Nevada - The line coming from the Weekly Standard and National Review is that Nevada shows that candidates matter. That is true, but what does it mean? One of Sharron Angle's problems was that she had a way explaining conservative positions in a way that put them in a bad light, and she made at least one statement that was either obnoxious or a threat of sedition depending on how charitably you want to interpret it. I think an even bigger problem than her more famous quotes is that she is a rightworld provincial. She seemed very uncomfortable talking to any audience that she wasn't sure was friendly. If you can find the videos, check out her appearance on FOX and Friends and then her thirty minute interview with one of the Nevada television stations. She exuded anxiety in front of skeptical or indifferent audiences. That is probably not uncommon among the general population (I don't think that I would have done better) but such on-the-surface social anxiety is an unfortunate quality in a Senate candidate in a tough race who depends on winning over swing voters. Her combination of social anxiety and inability to translate her worldview to people who don't share her political assumptions is symbolized by her talk to a group of Latino students. She pathetically tried to form a rapport by showing that she is so unbigoted that she thought some of them looked like Asians and that one time somebody thought she was Asian.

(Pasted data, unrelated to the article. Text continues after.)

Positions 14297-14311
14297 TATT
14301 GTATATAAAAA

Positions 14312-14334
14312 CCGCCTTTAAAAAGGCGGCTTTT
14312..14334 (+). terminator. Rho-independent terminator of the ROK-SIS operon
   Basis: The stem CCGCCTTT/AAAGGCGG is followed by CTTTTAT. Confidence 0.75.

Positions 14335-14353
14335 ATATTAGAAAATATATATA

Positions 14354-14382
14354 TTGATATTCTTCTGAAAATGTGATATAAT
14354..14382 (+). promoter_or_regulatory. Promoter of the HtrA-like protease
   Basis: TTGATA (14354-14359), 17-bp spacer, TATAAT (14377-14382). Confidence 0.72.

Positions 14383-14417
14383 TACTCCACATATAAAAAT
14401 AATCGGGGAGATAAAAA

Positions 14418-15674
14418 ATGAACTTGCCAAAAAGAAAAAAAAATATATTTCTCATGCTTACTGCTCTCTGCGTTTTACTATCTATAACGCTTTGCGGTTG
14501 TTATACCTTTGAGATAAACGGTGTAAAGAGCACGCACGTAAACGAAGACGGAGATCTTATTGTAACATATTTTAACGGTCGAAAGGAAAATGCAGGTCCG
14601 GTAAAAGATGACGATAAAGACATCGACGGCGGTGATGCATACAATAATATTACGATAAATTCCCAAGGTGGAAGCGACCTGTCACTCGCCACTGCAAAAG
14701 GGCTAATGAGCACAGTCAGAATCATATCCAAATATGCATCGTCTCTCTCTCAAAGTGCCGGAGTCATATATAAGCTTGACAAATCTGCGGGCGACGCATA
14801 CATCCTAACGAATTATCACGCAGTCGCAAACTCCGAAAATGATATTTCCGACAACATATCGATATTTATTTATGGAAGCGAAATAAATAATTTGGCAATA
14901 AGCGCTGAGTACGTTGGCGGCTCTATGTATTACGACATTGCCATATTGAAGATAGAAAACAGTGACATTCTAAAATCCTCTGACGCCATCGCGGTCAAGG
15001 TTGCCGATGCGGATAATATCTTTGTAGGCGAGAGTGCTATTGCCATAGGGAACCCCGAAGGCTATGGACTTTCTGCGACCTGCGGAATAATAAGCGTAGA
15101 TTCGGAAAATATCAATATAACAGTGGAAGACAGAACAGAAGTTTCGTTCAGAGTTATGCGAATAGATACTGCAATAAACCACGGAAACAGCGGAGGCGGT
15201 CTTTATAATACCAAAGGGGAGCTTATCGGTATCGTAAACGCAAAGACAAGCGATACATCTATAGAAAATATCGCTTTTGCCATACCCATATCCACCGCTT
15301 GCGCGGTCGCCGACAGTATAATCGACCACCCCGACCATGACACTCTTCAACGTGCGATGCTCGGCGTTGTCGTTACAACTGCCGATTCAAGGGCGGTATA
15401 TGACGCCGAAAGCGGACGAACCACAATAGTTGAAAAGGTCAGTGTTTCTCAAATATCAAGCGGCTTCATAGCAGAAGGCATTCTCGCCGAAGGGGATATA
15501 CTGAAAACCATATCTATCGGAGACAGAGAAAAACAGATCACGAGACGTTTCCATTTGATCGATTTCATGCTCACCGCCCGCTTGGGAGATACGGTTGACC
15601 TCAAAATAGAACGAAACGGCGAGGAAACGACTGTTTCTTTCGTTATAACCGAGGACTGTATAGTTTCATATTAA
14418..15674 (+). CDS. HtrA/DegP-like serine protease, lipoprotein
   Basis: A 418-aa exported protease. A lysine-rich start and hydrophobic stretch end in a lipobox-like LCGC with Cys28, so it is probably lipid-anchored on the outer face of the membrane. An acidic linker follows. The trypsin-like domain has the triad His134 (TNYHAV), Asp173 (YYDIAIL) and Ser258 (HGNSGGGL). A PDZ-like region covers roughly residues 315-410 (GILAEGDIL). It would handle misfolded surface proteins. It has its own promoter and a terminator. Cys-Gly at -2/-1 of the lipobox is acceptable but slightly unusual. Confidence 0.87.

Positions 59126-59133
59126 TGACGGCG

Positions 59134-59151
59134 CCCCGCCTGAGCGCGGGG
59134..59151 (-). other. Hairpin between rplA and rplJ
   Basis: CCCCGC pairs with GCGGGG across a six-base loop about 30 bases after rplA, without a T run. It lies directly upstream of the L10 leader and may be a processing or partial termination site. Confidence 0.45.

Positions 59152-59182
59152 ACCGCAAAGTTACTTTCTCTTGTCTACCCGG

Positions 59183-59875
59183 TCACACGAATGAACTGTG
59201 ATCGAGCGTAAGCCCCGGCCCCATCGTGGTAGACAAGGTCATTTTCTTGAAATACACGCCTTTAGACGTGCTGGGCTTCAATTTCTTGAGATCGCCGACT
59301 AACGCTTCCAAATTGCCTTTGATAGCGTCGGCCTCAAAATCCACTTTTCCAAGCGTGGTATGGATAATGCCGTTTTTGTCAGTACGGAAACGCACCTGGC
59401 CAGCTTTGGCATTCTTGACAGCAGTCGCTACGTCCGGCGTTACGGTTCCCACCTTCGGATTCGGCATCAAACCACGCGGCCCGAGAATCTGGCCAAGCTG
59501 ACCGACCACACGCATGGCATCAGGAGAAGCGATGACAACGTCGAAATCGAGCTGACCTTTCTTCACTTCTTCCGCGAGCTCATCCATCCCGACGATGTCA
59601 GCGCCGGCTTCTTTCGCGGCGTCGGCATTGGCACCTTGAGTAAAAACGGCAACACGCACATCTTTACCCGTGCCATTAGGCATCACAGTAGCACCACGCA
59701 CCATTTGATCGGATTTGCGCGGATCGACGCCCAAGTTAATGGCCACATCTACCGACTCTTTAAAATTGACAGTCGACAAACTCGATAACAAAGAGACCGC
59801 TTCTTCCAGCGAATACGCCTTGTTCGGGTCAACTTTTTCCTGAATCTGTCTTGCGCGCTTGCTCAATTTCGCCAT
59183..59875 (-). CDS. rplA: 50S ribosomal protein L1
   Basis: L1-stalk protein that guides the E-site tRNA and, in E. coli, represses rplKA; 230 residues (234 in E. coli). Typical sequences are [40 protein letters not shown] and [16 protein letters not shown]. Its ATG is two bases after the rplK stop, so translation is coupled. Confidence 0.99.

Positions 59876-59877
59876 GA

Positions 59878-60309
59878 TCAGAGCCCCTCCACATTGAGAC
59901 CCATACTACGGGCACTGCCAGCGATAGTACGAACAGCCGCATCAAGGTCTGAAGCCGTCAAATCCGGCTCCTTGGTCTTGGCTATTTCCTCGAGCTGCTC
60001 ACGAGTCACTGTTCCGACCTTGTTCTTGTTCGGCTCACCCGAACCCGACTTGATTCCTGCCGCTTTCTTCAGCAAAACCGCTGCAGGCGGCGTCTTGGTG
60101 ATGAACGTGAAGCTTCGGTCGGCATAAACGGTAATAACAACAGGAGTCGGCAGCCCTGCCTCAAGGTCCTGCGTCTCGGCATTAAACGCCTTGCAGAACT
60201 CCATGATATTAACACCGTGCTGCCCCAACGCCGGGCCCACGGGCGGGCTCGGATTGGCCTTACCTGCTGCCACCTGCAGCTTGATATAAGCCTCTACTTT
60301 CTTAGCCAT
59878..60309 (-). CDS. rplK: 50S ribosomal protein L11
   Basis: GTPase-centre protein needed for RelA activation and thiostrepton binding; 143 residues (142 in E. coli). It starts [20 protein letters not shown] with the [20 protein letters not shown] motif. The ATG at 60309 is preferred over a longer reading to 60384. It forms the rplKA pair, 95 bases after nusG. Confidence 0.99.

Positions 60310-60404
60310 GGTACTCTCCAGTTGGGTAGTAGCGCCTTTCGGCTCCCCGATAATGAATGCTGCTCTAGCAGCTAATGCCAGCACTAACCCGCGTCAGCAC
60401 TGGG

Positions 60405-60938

Pennsylvania - This was as close to an even fight as you were going to get. Pat Toomey is an excellent candidate. Every principled conservative who is aspiring to office in a mixed constituency should read this profile explaining how Toomey crafted a persona and message designed to win over blue collar urban and suburban white persuadables. He isn't perfect, and his coalition might need updating, but conservatives can't hope for much better than Toomey. Joe Sestak is a principled, articulate, tough and very likeable liberal. The state leans Democratic but the national environment favored the Republicans. The closeness of Toomey's win is disturbing. Toomey's appeal is geared toward Reagan Democrats. Those Democrats (plus Republicans of course) were enough to win for most of the last thirty years. The Republican coalition is going to have to expand to win over some post-Obama Democrats. Be that as it may, a lot of Republicans have a lot to learn from Toomey.
Colorado - See Nevada. Buck wasn't too extreme exactly. He was no less conservative than Rubio or Toomey (well maybe Toomey a little on abortion.) The problem was he couldn't effectively deal with having his ideas cross-examined. This isn't the same thing as being inarticulate. I suspect Buck is very articulate in expressing the depths of his beliefs to people who share his views. The problem is in explaining those views to those not already on your side and then explaining away the misrepresentations of the opposition. Conservative candidates need to master pithy responses to the most effective liberal jabs and seem comfortable in doing so. Some of being able to do that is talent, but a lot of it is preparation. One of the reasons Reagan was so persuasive was that he pitched his message to appeal to (but not only to) FDR-loving Democrats and then practiced and practiced and practiced. I get the feeling that Buck and Angle have spent too much time in a conservative bubble and had little practice in winning over nonconservatives in elections where the relationship between ideology and policy was important.